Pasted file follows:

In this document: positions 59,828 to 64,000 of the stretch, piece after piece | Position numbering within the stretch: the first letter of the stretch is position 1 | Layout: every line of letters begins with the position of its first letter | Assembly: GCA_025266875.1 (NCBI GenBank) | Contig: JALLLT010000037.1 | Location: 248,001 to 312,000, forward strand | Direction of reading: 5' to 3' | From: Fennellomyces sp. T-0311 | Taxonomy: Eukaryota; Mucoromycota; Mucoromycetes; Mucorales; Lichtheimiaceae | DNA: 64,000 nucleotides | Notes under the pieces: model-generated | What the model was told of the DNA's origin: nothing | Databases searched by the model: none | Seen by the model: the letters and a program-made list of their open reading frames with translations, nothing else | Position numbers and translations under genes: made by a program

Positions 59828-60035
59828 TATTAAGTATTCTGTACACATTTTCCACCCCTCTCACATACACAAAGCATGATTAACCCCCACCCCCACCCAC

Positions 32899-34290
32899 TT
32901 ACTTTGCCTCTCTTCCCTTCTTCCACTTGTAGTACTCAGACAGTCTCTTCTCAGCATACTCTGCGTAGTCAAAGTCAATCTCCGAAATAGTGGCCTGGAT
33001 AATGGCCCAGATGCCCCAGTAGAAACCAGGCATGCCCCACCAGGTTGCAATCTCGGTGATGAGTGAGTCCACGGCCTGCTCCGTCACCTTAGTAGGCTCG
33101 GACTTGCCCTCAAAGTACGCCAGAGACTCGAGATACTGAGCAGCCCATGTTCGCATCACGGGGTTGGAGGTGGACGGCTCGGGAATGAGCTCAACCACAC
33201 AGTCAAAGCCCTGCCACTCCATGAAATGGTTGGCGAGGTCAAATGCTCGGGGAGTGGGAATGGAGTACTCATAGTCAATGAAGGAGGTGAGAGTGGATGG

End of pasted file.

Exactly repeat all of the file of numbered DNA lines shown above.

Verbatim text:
In this document: positions 59,828 to 64,000 of the stretch, piece after piece | Position numbering within the stretch: the first letter of the stretch is position 1 | Layout: every line of letters begins with the position of its first letter | Assembly: GCA_025266875.1 (NCBI GenBank) | Contig: JALLLT010000037.1 | Location: 248,001 to 312,000, forward strand | Direction of reading: 5' to 3' | From: Fennellomyces sp. T-0311 | Taxonomy: Eukaryota; Mucoromycota; Mucoromycetes; Mucorales; Lichtheimiaceae | DNA: 64,000 nucleotides | Notes under the pieces: model-generated | What the model was told of the DNA's origin: nothing | Databases searched by the model: none | Seen by the model: the letters and a program-made list of their open reading frames with translations, nothing else | Position numbers and translations under genes: made by a program

Positions 59828-60035
59828 TATTAAGTATTCTGTACACATTTTCCACCCCTCTCACATACACAAAGCATGATTAACCCCCACCCCCACCCAC

Positions 32899-34290
32899 TT
32901 ACTTTGCCTCTCTTCCCTTCTTCCACTTGTAGTACTCAGACAGTCTCTTCTCAGCATACTCTGCGTAGTCAAAGTCAATCTCCGAAATAGTGGCCTGGAT
33001 AATGGCCCAGATGCCCCAGTAGAAACCAGGCATGCCCCACCAGGTTGCAATCTCGGTGATGAGTGAGTCCACGGCCTGCTCCGTCACCTTAGTAGGCTCG
33101 GACTTGCCCTCAAAGTACGCCAGAGACTCGAGATACTGAGCAGCCCATGTTCGCATCACGGGGTTGGAGGTGGACGGCTCGGGAATGAGCTCAACCACAC
33201 AGTCAAAGCCCTGCCACTCCATGAAATGGTTGGCGAGGTCAAATGCTCGGGGAGTGGGAATGGAGTACTCATAGTCAATGAAGGAGGTGAGAGTGGATGG